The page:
The heat delivered by the capsule can be alternatively calculated by the thermal resistance circuit as indicated in Fig. 3. ð4Þ Q f ¼ qL ð6Þ where Qf is the heat delivered by the capsule. . one can write for the liquid domain " # @T liq 2 @T liq @ 2 T liq 0 6 r 6 rf ¼ aliq þ r @r @t @r 2 ð2Þ and for the solid domain " # @T sol 2 @T sol @ 2 T sol rf < r 6 ri ¼ asol þ r @r @t @r 2 ð3Þ The boundary conditions in this case are @T liq At r ¼ 0. The general case with the two phases present. one can write the heat balance in the form ri  rf 4pksol r i r f re  ri Rsph ¼ 4pksph ri r e 1 Rh ¼ 4pr 2e h Rsol ¼ ð12Þ ð13Þ ð14Þ Equating the two expressions for Qf one can write 4pqLr2f dr f T f  T 1 re  ri 1 þ ¼ ri rf þ 4 dt 4 p k r r p r2e h sph i e 4pksol r i r f ð15Þ which after integration and performing some mathematical manipulations can be written as Fig.K. Considering that the heat conduction equation controls the heat transfer process in both phases. d8 is the volume of the solidified element and rf is the position of the interface. 4 in the form and     @T liq dr f @T sol þ ksol ¼ qsol L  kliq @r @r dt ð7Þ Qf ¼ The boundary condition: At r ¼ r i . Energy balance to determine the initial thin solid layer.A. T liq ¼ T sol ¼ T f Fig.R.I. 2. ksol A @r At r ¼ r f .  @T  Q ¼ kA  @r r¼r1   T1  Ti 1 1 1 þ  1 2 r r e i 4phr e 4pksph   4pðT 1  T i Þ r e  r 1 1 Q¼ þ 2 1 r r e i hr e ksph Tf  T1 Rsol þ Rsph þ Rh ð10Þ ð11Þ where where Q is obtained from a heat balance using the thermal resistance model shown in Fig. Moraes / International Journal of Heat and Mass Transfer 52 (2009) 4195–4202 4197 assumptions the heat conduction equation in spherical coordinates can be written as " # @T 2 @T @ 2 T 0 < r < ri ¼a þ @t r @r @r 2 ð1Þ As can be seen from Fig. during the solidification process the solid and liquid phases coexist and are separated by an interface. 2. Q¼ dr f d8 ¼ 4pqLr2f dt dt ð5Þ ð8Þ ð9Þ To start the calculations it is necessary to determine the first thin solidified layer during the first instants of solidification.R. Ismail. ¼0 @r @T sol ¼Q At r ¼ r i . R. Assuming that the heat exchanged between the external fluid and the capsule is the heat used to solidify the first thin layer. 3.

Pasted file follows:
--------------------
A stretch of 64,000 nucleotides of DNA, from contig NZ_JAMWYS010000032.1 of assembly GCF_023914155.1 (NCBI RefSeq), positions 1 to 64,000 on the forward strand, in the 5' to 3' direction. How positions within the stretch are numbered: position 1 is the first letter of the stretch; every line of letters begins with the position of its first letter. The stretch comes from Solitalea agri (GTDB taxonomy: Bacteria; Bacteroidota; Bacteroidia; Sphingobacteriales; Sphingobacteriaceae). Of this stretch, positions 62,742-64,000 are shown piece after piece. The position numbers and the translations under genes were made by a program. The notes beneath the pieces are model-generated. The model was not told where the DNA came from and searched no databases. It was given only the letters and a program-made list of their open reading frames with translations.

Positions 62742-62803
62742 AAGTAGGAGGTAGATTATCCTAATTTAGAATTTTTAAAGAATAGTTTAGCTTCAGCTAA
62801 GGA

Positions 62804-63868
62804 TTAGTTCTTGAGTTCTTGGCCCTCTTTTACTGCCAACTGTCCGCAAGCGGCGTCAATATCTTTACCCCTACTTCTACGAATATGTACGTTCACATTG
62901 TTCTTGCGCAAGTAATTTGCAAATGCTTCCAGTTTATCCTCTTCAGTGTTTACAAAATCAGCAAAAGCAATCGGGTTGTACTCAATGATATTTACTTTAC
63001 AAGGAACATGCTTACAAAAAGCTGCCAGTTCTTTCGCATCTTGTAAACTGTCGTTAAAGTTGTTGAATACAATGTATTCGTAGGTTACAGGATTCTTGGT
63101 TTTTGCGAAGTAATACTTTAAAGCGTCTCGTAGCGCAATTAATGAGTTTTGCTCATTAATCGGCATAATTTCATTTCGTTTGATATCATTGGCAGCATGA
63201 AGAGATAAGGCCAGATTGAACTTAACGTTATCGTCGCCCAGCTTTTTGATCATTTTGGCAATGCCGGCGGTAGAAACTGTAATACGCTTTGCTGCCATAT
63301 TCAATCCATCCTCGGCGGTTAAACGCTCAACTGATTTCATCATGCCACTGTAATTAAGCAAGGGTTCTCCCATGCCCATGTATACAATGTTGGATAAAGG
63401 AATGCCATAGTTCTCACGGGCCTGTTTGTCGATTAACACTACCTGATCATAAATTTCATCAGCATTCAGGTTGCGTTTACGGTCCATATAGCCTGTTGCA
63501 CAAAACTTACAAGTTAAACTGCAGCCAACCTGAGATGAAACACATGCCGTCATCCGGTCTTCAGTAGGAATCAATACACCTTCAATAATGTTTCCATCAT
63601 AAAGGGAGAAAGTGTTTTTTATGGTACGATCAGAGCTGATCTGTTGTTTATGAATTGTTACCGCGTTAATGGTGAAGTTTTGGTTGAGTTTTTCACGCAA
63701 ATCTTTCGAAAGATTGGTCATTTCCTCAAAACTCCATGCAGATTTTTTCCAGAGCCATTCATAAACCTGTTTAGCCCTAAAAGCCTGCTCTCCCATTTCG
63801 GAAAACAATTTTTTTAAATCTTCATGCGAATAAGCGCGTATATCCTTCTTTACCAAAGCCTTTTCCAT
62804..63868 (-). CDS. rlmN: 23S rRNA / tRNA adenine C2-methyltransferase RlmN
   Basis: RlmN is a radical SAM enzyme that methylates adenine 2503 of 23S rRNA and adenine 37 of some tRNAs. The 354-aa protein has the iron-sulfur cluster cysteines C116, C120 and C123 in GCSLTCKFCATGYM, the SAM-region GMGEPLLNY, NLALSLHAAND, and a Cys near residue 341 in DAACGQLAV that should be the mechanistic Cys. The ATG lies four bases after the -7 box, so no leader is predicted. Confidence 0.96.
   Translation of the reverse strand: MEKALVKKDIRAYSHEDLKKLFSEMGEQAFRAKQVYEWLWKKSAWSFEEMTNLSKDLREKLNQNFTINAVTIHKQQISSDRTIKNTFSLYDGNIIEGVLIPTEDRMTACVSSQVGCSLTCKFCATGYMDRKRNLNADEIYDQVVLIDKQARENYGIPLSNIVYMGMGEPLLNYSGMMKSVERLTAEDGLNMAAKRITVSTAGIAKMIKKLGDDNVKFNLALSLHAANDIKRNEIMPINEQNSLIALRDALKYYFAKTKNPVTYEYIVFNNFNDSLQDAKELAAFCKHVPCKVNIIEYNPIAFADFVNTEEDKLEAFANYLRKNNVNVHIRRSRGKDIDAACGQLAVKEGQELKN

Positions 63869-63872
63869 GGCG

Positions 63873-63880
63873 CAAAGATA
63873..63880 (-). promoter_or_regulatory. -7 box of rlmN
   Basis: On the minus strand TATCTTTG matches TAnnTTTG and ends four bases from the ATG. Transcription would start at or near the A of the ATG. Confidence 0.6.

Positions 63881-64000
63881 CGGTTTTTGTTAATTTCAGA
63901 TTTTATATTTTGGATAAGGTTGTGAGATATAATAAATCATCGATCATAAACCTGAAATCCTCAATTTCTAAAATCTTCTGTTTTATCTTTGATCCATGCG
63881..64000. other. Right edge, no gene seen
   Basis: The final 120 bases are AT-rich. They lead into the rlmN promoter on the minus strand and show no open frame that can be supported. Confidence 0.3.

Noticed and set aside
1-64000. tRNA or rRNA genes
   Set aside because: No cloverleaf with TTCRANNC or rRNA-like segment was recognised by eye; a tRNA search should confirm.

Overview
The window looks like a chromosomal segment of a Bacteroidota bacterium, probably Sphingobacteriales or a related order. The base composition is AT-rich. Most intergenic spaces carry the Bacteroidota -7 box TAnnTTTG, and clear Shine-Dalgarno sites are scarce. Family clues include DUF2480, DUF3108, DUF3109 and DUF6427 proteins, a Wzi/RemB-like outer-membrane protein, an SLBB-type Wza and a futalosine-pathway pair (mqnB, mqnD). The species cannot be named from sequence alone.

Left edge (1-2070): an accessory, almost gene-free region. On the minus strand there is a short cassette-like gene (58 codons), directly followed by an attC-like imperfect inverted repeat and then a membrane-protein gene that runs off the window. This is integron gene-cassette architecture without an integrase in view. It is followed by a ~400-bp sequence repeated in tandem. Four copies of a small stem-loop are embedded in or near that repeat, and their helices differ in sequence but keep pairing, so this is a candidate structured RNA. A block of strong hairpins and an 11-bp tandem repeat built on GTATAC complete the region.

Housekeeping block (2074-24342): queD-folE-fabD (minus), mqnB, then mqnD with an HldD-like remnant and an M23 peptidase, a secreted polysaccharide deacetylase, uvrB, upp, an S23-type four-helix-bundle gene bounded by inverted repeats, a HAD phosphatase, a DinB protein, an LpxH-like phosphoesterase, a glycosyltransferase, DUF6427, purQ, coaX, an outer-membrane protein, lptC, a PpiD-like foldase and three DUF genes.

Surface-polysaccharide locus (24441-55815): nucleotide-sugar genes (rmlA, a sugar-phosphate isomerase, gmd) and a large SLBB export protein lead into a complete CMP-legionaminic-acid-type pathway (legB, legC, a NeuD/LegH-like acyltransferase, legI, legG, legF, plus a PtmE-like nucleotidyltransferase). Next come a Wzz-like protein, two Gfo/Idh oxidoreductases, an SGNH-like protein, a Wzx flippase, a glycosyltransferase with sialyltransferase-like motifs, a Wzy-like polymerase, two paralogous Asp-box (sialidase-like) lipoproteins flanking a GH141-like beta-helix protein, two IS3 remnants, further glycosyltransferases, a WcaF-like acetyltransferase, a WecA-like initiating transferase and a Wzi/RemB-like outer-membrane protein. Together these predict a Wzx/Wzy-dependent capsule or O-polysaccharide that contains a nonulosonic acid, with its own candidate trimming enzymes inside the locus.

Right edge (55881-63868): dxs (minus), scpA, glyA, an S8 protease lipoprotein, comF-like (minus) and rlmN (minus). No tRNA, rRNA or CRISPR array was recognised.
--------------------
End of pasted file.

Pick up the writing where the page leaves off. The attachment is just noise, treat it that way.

The spherical shell is filled with the PCM. The optimized parameters are found to be The number of elements in the liquid phase M = 50. 5). The spherical shell is then submersed into the tank and the test is initiated. Ismail. (2)–(9)) is represented by the finite difference approximation and the resulting equation and the associated boundary conditions were treated by using a moving grid method. (18) one can obtain "   ð1  sðtÞÞ2 ð1  sðtÞÞ3 ksol re  ri ð1  sðtÞÞ3  þ 2 3 3ksph re #     3 ksol ð1  sðtÞÞ 2 1 1 ksol r e  r i ksol r 3i  þ þ r þ i 6 3 ksph 3hri r 2e re 3hr i r 2e ¼ ðT f  T 1 Þksol qLr 2i t ð20Þ Introducing the following dimensionless parameters: s¼ at r 2i Bi ¼ hri .5 °C is placed at the center of the capsule as shown in Fig. r 2f r3f  2ri 3r 2i ksol 3ksph þ ð16Þ This heat balance is valid only for the first instants. The above model (Eqs. The number of elements in the solid phase N = 50. ð19Þ 3. Experimental setup Substituting Eq. where s(t) is the instantaneous interface position rf ri Msol. When the temperature at the center reaches the pre-established value. 5. Representation of the thermal resistance to calculate the first initial solidified layer.A. The thermocouple is connected to the data acquisition system and to a PC.t Mtotal ð26Þ The numerical predictions from the present model are compared with experimental to establish the validity of the model and the numerical results. (15) one can obtain " where s is the dimensionless time. one can determine the value of the constant C as ð17Þ ri #  3 3 ksol r f r e  r i ksol r f þ 2 re 2r i 3r i 3ksph r 3i 3hr i r 2e     3 ðT f  T 1 Þ ksol r i r i ksol r e  r i ksol r i  t þ þ ¼ 6 3 ksph re 3hr i r 2e qL ri r 2f  2 r 3f or rf ¼ 1  sðtÞ ri   4 pðr3i  r3f Þ qsol 3 ð24Þ Total solidified mass of the PCM. (20) one can write "   ð1  sðtÞÞ2 ð1  sðtÞÞ3 ksol re  ri ð1  sðtÞÞ3  þ 2 3 3ksph re #     3 1 ð1  sðtÞÞ 2 1 ksol r e  r i 1 r 3i þ ri  þ þ ¼ Ste s ð21Þ 2 2 Bi 6 3ksph 3Bi r e 3re re The experimental rig is composed of a thermally insulated square tank.R. Moraes / International Journal of Heat and Mass Transfer 52 (2009) 4195–4202 or " #  2  1 1 1 ri ksol  3 3 s¼ ð1  ð1  sðtÞÞ Þ þ 1  ð1  sðtÞÞ þ Ste 6 3Bi r e 3ksph     re  ri 1 ð1  sðtÞÞ :  ð22Þ  ð1  sðtÞÞ2  2 3 re At the beginning of the solidification process s(t)  1 and Eq. R.t ¼ 4 3 pr q 3 i sol ð25Þ The solidified mass fraction is þ 3 sðtÞ ¼ 1  The above values were used in all the calculations. FMt ¼ ð18Þ Introducing a new variable s(t). (21) becomes "  2  #  1  1 ri ksol r e  r i 3 s¼ þ 1  ð1  sðtÞÞ  Ste 3Bi re 3ksph re Fig. (19) into Eq. one can consider that as the time t ? 0.   3 r 3f re  ri ðT f  T 1 Þ ksol ksol r f þC ¼ t þ 2 2 r 3hr r qL ri ri e i e     ri ri ksol r e  r i ksol r3i þ C¼ þ 6 3 ksph re 3hr i r2e ð23Þ M sol. The solidified mass at any instant is calculated from Mtotal ¼ Substitute the expression of C in Eq. . The tests are realized as follows. The temperature at the center of the shell and the corresponding time are registered. Numerical tests were realized to ensure that the results are independent of the grid size. Applying this condition to Eq. the experiment is stopped and the equipment is turned off in order to prepare the experimental set up for the next test. The time step = 1 s. The secondary working fluid (ethanol) is then circulated into the coil until the ethanol in the tank reaches the required temperature. ksol Ste ¼ C p ðT f  T 1 Þ L into Eq. Reasonably good agreements were found as can be verified in Section 4. 4. The temperature of the working fluid in the tank is controlled by an OMEGA temperature controller within ±1 °C. and the calibrated thermocouple is inserted at its center. rf ? ri.I.4198 K. The working fluid (ethanol) in the tank (2) is cooled by a Freon circuit fed by a refrigeration unit (not shown in Fig. (9). The capsule is filled with PCM and then a carefully calibrated thermocouple ±0.R.